Watching highlights of Bill Russell in the early 60s is a trip. It’s like time-travelling to basketball’s beta stage. The court, still lacking the three-point line, appears as though it’s still buffering. All of the player movements seem basic and raw, as if someone handed them a manual and said, “This is how you pass, this is how you score, and this is how you defend.”
All of the player movements, except Bill Russell’s.
As a lanky but athletic 6-foot-10 big man, Russell looked like a glitch in the Matrix each time he skied high for a block or snatched a rebound. When wayward balls clanked off the rim, they always seemed to find their way into the pre-programmed hands of Russell, who was always in the correct coordinates under the basket. He was clearly ahead of his time. A revolutionary of the game.
Russell mastered the art of knowing where he exactly needed to be at exactly the right time, which allowed him to average more than 20 rebounds per game in consecutive seasons. If the nightmare in today’s game is looking behind to see LeBron James steamrolling for a chase-down block, the horrors of the 60s was seeing Russell pull down—over and over again, in an effortless routine—thousands of missed shots.
Russell averaged 15 points and close to 23 rebounds per game in his 13 seasons as a pro, which lands him in the seventh spot of SLAM’s Top 100 Players of All-Time. The players in this very elite list, just like Russell, have all the historic stats to back them up. But more than crazy numbers, being named in the exclusive group of special players require the moments when they transcend being good and rise to greatness.
For Russell, that moment came in Game 7 of the 1962 Finals where his Boston Celtics faced their rivals, the Los Angeles Lakers.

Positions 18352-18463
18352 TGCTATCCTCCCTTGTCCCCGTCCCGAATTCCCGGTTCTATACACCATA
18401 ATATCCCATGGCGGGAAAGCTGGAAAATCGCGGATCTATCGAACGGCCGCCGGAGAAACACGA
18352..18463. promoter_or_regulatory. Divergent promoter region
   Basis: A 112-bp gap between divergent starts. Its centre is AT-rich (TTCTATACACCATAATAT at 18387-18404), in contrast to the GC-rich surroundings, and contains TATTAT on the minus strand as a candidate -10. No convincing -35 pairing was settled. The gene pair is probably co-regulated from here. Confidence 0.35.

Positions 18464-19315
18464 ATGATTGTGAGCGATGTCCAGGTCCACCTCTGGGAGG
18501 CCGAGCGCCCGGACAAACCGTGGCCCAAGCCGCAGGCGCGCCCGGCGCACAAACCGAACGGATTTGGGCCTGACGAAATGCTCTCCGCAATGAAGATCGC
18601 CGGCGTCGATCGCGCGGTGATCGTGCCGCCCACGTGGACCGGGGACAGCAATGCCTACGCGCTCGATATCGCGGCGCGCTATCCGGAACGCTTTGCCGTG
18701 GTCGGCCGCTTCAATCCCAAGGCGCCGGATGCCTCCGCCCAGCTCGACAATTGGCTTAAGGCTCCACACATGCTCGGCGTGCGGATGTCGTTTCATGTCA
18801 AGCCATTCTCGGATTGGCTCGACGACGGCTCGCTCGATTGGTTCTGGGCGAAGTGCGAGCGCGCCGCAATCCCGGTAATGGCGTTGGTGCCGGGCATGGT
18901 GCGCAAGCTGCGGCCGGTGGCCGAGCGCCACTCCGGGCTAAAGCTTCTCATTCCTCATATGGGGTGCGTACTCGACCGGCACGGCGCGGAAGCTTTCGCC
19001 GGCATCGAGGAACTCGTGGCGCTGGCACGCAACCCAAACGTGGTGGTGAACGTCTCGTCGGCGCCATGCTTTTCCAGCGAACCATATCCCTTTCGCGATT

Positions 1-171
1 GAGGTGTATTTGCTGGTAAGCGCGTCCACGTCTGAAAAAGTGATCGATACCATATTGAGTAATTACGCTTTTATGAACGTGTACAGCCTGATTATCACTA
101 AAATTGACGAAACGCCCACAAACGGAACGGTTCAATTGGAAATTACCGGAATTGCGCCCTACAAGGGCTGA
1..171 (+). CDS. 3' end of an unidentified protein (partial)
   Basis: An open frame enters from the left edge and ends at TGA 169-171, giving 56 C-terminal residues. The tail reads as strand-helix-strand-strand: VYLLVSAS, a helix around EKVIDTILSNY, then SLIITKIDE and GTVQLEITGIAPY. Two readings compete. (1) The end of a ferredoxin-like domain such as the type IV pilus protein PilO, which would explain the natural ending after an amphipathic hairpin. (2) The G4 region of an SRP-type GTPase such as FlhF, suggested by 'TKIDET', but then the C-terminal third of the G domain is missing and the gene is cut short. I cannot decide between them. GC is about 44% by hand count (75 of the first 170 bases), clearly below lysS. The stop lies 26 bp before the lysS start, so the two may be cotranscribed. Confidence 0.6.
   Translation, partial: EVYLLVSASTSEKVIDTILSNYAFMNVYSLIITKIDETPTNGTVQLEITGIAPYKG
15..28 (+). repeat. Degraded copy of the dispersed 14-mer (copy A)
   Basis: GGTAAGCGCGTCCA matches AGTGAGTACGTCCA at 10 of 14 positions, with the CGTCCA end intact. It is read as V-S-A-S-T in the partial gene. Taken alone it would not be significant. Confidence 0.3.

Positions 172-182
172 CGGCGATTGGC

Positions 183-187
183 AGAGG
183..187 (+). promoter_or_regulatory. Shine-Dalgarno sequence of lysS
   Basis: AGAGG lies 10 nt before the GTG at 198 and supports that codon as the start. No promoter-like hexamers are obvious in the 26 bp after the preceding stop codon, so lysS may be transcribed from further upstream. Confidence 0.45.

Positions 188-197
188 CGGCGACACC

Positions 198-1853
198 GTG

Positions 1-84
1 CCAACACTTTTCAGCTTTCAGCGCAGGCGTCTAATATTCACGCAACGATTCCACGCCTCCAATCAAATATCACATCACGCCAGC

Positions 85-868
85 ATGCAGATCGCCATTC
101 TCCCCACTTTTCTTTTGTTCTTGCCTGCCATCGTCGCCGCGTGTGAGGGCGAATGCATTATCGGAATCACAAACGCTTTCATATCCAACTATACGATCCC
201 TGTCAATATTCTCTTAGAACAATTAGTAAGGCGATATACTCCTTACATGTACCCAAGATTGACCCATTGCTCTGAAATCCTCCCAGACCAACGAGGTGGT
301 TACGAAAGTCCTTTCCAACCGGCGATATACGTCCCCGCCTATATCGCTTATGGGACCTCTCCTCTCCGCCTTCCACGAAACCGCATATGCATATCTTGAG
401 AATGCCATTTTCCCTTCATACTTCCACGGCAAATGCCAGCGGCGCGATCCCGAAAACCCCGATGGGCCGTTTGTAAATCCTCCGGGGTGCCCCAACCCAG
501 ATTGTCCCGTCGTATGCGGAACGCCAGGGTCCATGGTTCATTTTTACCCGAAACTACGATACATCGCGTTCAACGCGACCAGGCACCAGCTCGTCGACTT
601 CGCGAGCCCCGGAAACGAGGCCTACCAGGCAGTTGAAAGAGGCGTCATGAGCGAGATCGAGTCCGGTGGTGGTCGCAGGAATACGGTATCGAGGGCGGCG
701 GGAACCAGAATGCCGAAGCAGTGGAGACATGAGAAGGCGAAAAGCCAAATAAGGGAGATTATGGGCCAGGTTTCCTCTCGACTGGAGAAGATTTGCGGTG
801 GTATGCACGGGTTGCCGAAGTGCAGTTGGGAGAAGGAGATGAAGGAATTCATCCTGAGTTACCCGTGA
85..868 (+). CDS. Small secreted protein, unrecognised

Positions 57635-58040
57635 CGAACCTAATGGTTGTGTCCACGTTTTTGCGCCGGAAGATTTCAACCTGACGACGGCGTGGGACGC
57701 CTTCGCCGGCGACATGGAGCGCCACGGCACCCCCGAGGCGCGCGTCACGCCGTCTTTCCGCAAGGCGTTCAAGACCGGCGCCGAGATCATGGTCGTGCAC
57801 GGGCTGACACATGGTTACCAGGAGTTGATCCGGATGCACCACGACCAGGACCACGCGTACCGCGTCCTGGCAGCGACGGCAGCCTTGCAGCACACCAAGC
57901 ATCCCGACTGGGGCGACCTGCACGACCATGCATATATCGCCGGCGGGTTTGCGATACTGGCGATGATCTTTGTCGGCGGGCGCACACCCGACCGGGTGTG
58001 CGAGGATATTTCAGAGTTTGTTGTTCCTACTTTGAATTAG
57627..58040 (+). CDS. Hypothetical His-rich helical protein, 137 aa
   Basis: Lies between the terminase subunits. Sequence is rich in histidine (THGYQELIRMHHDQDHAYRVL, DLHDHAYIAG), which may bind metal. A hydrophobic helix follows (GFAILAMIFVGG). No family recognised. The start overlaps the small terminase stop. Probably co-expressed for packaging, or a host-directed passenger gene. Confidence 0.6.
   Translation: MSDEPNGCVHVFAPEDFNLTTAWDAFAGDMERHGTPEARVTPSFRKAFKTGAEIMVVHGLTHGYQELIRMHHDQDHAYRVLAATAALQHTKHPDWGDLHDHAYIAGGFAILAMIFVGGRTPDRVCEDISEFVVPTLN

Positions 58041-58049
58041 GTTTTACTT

Defending home court and chasing history in an overtime game, Russell spent all 53 minutes scoring lay-ups and grabbing rebounds. By the time the game ball finally stopped rolling in Russell’s fingertips, the Boston big man’s stat line looked like this: 30 points and 40 rebounds. Reading it out loud sounds ridiculous, but that’s exactly how Russell played during his era. There was no holding him down them, not the Lakers, not Jerry West, not Wilt Chamberlain, not Elgin Baylor. And there’s no holding him down now, not even by the new generation of NBA greats. Bill Russell, the legend they named the Finals MVP award after, has kept the old man swag intact. That’s easy to do of course if you have an unmatched 11 championship rings.
Russell would’ve only had 10 if not for that close call in 1962. With 5 seconds left, Game 7 tied at 100, the Lakers’ Frank Selvy took an 18-foot jumper from the left side of the Boston Garden. Selvy missed what could’ve been the championship-winning shot.
Guess who grabbed the championship-saving rebound.
Bill Russell. The 7th greatest player of all-time.
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